Last December, the Pacific Standard office was closed for nearly two weeks, and our staff worked remotely as what had become the largest wildfire in California history made its way toward Santa Barbara, burning through chaparral at a steady pace, heavy winds driving the flames down canyons and then up them as conditions changed. Known as the Thomas Fire, it had already been burning for weeks.
Firefighters were finally able to contain the blaze by mid-January, three days after torrential rains sent mud streaming into and over, across and through Montecito's creek beds, which overflowed so quickly that a wave of mud-borne debris swept away people and homes. It took six months to extinguish the fire completely.
Fire is part of the natural cycle in these mountains, and the Thomas Fire could be described as a natural disaster. But some have alleged that malfunctioning power equipment started the blaze, and a six-year drought certainly exacerbated it, as well as hotter temperatures pushing into the typically cooler months of late fall. December had never before been considered fire season on California's Central Coast. So, what is "natural"?
Are the conditions in the national forest that rises above Santa Barbara natural, even if influenced by decades of fossil fuel burning? Are the neighborhoods that have pushed up into the foothills? Known as the wildland-urban interface, or WUI, this geographical boundary exemplifies the human desire to live at the edge of an undeveloped place, but also the risks involved in such living, particularly in landscapes that are prone to fire.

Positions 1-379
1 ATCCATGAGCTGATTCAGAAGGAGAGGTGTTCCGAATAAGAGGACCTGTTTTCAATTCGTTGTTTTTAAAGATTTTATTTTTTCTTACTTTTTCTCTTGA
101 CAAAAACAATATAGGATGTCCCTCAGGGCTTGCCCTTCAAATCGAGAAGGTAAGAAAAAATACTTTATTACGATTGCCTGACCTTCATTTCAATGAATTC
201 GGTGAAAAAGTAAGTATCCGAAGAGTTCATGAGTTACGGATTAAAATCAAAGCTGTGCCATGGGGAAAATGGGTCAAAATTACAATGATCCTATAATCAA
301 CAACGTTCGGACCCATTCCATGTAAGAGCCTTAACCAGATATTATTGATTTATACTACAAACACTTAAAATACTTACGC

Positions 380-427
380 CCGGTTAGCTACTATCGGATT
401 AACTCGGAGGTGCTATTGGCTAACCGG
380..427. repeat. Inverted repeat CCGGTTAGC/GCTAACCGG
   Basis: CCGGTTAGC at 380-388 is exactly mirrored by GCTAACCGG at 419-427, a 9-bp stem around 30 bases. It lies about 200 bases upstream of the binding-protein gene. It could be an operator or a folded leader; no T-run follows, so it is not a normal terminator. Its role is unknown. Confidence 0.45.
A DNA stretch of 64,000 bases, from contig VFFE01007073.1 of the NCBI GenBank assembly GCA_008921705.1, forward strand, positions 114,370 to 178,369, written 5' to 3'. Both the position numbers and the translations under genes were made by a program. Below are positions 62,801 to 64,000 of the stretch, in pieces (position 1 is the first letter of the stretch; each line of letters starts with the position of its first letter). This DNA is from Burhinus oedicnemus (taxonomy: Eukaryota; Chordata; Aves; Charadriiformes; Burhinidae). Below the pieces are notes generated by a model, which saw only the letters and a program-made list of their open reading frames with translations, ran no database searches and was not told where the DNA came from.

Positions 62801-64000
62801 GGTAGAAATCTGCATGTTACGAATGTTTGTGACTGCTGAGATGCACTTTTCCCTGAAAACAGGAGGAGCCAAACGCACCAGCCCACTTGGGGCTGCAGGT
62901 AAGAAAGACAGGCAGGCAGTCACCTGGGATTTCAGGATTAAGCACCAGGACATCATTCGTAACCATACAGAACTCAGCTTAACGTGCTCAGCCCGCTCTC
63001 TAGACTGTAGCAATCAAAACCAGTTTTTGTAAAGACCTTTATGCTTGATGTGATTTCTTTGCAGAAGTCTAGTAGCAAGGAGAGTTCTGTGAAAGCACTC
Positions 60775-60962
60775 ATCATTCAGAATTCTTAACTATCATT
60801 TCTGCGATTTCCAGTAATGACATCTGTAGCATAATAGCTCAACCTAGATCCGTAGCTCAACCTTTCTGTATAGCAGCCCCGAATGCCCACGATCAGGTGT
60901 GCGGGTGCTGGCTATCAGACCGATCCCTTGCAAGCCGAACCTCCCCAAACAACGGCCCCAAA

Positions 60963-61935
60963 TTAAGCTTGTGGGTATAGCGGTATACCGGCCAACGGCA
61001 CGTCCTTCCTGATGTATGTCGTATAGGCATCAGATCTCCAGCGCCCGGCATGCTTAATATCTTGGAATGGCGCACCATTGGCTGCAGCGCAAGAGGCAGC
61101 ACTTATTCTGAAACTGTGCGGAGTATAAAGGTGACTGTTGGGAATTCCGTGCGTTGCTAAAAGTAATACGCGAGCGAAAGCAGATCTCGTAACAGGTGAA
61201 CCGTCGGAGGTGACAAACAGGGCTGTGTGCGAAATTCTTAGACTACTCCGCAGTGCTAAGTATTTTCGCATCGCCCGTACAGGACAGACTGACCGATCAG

The lines between wild and settled, between an atmosphere with 400 parts per million of CO2 and one beyond that threshold, are fuzzy—as are the social and environmental justice implications of such divides. These dynamic zones of transition between one thing and not-quite-something-else inspired us to undertake this cover-to-cover Borders & Boundaries thematic issue, because lines on a map tell one story, but there is always more to that story. Who will lose their home and who won't, whose vote counts and whose doesn't, who has access to clean water and who will go without? Whether we speak of gender, property lines, social stratification, or geopolitics, there is always some exchange and intermingling, no matter how many walls we try to erect. Even the most guarded borders are permeable, and sometimes the lines do more damage than the realities they obscure, as the stories in this issue of Pacific Standard attest.
Meanwhile, new records continue to be set. By mid-August, the Ranch Fire in Mendocino County had surpassed the Thomas Fire in acreage burned, earning the designation of largest fire in California history mere months after the Thomas Fire was extinguished. Sea level keeps rising; arable land keeps shrinking. By the time you receive this issue, we're likely going to need a new set of maps.
A version of this story originally appeared in the November 2018 issue of Pacific Standard.